There are three areas in the national curriculum that we will study in Maths this year:
- Number and Algebra (Terms 1 and 4)
- Measurement and Geometry (Term 2)
- Probability and Statistics (Term 3)
Year 8 Maths (Term 1)
Year 7 Maths (Term 1)
This week is the beginning of the International Week of Computer Science, when tens of millions of students from over 180 countries participate in “Hour of Code”. This is a great activity to introduce students to computer science in a fun, easy and accessible way. Here are some resources to introduce coding in your classroom:
Hour of Code website
Khan Academy Introduction to Hour of Code – video and resources
Make a Flappy Game - a ‘drag and drop’ method to create your own version of the popular flappy bird game.
Code with Anna and Elsa from Frozen
This week we have about 30 students from Year 7 to 9 attending school, while the rest participate in the end of year “Great Hawkesdale Bike Ride”. They enjoyed creating their own Flappy Bird and Angry Bird Games and then constructing Christmas scenes in Minecraft. Which games did you create, which was your favourite and why?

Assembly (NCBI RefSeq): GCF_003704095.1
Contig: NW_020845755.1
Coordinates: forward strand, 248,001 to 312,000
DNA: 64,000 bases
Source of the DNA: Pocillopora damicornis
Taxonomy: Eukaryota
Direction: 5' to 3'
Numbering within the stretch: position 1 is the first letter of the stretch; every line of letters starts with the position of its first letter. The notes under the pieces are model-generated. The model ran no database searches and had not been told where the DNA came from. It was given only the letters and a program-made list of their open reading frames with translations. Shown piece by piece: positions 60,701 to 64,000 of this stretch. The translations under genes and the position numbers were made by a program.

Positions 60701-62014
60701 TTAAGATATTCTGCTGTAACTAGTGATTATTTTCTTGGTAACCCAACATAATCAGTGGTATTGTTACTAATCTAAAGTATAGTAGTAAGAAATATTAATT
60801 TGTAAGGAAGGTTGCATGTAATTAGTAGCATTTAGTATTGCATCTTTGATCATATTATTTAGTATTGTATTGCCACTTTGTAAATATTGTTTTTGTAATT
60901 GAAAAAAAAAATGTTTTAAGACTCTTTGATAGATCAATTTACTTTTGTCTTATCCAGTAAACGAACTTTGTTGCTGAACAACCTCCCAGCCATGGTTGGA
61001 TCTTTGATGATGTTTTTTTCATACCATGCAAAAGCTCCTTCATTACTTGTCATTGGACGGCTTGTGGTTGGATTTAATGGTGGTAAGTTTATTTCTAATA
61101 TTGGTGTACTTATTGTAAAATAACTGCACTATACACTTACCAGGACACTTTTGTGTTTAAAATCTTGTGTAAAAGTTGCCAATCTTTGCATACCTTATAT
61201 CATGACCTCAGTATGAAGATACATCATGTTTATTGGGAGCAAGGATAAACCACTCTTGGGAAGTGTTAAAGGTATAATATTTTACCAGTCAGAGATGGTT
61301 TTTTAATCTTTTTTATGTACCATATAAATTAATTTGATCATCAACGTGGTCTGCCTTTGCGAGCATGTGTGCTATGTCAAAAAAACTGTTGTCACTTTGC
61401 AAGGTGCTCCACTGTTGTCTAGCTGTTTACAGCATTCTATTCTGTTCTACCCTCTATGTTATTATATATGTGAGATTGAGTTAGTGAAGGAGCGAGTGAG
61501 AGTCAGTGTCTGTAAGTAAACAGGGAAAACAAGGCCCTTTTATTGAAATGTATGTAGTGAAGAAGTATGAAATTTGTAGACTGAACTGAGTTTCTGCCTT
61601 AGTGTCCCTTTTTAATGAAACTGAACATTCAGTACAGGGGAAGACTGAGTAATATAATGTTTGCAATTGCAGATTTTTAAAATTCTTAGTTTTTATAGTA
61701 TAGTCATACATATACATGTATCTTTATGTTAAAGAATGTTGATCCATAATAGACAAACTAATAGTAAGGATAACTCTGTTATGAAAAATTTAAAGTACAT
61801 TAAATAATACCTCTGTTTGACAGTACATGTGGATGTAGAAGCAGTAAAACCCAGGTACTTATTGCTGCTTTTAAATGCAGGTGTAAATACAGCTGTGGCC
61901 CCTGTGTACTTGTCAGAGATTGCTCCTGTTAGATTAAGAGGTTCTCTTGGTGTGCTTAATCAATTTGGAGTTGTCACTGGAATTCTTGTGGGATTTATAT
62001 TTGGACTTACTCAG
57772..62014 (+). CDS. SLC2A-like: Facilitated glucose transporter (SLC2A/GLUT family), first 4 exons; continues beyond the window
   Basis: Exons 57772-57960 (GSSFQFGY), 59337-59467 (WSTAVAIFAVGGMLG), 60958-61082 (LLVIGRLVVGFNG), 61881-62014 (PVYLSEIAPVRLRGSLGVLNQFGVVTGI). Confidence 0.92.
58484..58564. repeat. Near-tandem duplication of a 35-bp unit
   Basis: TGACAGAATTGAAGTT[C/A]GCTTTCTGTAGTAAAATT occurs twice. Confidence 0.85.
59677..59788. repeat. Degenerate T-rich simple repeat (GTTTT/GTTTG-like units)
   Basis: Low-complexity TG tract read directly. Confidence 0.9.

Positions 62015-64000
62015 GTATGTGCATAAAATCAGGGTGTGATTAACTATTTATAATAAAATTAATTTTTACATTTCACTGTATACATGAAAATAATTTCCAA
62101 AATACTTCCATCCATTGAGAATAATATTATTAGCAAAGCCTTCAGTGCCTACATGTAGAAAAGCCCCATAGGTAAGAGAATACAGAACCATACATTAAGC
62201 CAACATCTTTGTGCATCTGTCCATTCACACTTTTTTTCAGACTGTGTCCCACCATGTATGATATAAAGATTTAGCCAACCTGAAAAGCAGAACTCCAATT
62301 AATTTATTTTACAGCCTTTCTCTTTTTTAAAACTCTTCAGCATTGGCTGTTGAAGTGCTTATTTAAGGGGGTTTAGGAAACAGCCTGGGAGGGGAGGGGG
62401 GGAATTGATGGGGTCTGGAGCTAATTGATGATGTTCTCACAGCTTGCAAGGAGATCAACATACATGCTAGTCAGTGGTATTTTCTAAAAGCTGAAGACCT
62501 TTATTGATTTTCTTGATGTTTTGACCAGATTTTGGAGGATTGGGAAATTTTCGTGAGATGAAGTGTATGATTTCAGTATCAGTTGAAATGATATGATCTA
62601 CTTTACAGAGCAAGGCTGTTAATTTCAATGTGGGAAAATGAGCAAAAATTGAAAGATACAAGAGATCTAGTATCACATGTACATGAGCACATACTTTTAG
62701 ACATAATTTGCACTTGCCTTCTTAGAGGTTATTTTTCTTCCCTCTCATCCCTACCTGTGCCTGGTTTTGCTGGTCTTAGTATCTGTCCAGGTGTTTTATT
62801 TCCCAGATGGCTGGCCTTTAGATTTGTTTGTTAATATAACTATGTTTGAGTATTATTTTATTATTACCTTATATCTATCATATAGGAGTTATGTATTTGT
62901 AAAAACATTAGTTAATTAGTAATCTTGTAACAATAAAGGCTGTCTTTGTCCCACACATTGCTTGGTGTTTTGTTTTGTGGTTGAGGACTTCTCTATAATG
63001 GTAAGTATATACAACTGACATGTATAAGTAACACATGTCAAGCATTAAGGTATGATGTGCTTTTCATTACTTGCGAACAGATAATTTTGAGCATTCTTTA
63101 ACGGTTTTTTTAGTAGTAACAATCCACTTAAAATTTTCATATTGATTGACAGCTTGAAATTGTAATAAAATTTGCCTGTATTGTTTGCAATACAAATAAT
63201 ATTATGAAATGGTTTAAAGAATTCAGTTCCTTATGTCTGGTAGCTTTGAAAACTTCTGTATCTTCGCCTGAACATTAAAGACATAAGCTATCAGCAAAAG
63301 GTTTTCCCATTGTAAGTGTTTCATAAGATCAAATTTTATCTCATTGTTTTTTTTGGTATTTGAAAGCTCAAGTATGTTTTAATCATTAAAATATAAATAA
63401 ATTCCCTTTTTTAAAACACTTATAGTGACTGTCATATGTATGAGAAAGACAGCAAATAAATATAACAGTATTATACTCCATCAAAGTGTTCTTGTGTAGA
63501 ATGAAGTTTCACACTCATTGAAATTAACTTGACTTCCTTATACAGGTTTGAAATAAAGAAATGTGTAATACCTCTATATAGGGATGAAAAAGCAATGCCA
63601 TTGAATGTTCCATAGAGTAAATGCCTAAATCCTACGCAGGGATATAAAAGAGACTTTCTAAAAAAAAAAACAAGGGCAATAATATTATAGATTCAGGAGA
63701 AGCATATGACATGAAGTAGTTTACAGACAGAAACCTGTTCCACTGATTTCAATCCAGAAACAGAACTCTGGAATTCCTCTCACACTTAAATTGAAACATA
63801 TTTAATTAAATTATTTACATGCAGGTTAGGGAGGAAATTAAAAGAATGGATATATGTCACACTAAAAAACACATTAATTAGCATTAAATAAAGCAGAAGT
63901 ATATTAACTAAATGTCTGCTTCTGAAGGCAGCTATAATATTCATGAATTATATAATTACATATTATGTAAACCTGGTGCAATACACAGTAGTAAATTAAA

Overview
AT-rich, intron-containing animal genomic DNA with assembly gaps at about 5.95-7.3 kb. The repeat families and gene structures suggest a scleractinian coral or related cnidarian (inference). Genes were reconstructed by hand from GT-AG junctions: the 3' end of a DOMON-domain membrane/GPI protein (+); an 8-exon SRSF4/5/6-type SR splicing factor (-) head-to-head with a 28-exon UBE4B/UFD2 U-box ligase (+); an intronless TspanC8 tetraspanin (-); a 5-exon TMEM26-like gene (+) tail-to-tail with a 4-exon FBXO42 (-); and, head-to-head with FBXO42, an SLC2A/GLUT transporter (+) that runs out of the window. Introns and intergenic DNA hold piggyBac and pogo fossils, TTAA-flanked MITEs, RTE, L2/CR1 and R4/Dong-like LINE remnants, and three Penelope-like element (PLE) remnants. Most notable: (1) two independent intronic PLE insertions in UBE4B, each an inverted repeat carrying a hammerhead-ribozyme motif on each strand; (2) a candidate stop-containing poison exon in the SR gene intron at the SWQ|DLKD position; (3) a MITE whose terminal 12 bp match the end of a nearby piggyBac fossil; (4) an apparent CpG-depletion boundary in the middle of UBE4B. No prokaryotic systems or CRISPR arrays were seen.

Congratulations on completing Year 6 and welcome to Hawkesdale P12 College for Year 7. This blog is where I will post some of your Maths classes for next year. If you scroll back through the posts you can see some of the work we have been doing this year in Year 7 Maths.
TASK 1: Please complete this survey.
TASK 2: Create a Christmas advent calendar using PowerPoint. Follow the steps below:
- Open Powerpoint and insert a 5 x 5 table.
- Add Christmas themed clip-art to each cell of the table.
- Cover each image with a shape, using “Insert” > “Shape”.
- Number the shapes in each cell from 1 to 25.
- Add animations, so that when you click on the shape, it disappears and the “treasure” is revealed.
TASK 3: Hour of Code (see post above).
If you have finished, you may like to create a Christmas card for your friends or family. When you have finished you may like to try some of these games: